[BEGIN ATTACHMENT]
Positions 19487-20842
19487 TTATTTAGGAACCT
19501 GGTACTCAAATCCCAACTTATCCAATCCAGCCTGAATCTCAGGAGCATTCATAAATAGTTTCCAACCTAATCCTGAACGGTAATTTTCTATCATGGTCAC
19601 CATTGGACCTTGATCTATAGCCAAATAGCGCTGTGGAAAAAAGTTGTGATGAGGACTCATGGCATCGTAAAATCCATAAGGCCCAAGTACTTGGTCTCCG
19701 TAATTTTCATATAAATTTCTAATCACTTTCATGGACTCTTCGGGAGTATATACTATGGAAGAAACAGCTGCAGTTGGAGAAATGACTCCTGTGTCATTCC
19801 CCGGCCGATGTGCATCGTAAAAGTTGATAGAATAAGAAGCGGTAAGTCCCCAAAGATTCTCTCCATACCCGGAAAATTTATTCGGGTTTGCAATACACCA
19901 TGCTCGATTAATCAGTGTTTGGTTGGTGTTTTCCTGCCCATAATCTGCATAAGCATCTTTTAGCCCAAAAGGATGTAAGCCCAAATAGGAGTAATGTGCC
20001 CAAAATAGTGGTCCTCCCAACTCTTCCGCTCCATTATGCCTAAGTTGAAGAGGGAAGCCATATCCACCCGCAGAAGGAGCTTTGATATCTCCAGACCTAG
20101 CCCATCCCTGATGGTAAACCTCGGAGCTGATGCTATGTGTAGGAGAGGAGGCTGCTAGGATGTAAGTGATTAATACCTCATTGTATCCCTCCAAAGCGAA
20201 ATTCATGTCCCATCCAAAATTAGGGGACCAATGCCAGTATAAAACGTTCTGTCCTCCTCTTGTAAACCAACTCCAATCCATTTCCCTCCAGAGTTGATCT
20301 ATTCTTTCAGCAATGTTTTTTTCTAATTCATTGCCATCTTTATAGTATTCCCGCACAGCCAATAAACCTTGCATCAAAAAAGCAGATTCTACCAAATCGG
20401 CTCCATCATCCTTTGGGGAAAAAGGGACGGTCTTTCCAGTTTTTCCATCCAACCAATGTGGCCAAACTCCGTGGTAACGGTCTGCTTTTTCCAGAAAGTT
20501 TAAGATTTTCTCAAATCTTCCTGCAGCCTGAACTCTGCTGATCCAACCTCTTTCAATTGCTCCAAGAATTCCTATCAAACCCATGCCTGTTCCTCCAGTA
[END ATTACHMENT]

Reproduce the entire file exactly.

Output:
Positions 19487-20842
19487 TTATTTAGGAACCT
19501 GGTACTCAAATCCCAACTTATCCAATCCAGCCTGAATCTCAGGAGCATTCATAAATAGTTTCCAACCTAATCCTGAACGGTAATTTTCTATCATGGTCAC
19601 CATTGGACCTTGATCTATAGCCAAATAGCGCTGTGGAAAAAAGTTGTGATGAGGACTCATGGCATCGTAAAATCCATAAGGCCCAAGTACTTGGTCTCCG
19701 TAATTTTCATATAAATTTCTAATCACTTTCATGGACTCTTCGGGAGTATATACTATGGAAGAAACAGCTGCAGTTGGAGAAATGACTCCTGTGTCATTCC
19801 CCGGCCGATGTGCATCGTAAAAGTTGATAGAATAAGAAGCGGTAAGTCCCCAAAGATTCTCTCCATACCCGGAAAATTTATTCGGGTTTGCAATACACCA
19901 TGCTCGATTAATCAGTGTTTGGTTGGTGTTTTCCTGCCCATAATCTGCATAAGCATCTTTTAGCCCAAAAGGATGTAAGCCCAAATAGGAGTAATGTGCC
20001 CAAAATAGTGGTCCTCCCAACTCTTCCGCTCCATTATGCCTAAGTTGAAGAGGGAAGCCATATCCACCCGCAGAAGGAGCTTTGATATCTCCAGACCTAG
20101 CCCATCCCTGATGGTAAACCTCGGAGCTGATGCTATGTGTAGGAGAGGAGGCTGCTAGGATGTAAGTGATTAATACCTCATTGTATCCCTCCAAAGCGAA
20201 ATTCATGTCCCATCCAAAATTAGGGGACCAATGCCAGTATAAAACGTTCTGTCCTCCTCTTGTAAACCAACTCCAATCCATTTCCCTCCAGAGTTGATCT
20301 ATTCTTTCAGCAATGTTTTTTTCTAATTCATTGCCATCTTTATAGTATTCCCGCACAGCCAATAAACCTTGCATCAAAAAAGCAGATTCTACCAAATCGG
20401 CTCCATCATCCTTTGGGGAAAAAGGGACGGTCTTTCCAGTTTTTCCATCCAACCAATGTGGCCAAACTCCGTGGTAACGGTCTGCTTTTTCCAGAAAGTT
20501 TAAGATTTTCTCAAATCTTCCTGCAGCCTGAACTCTGCTGATCCAACCTCTTTCAATTGCTCCAAGAATTCCTATCAAACCCATGCCTGTTCCTCCAGTA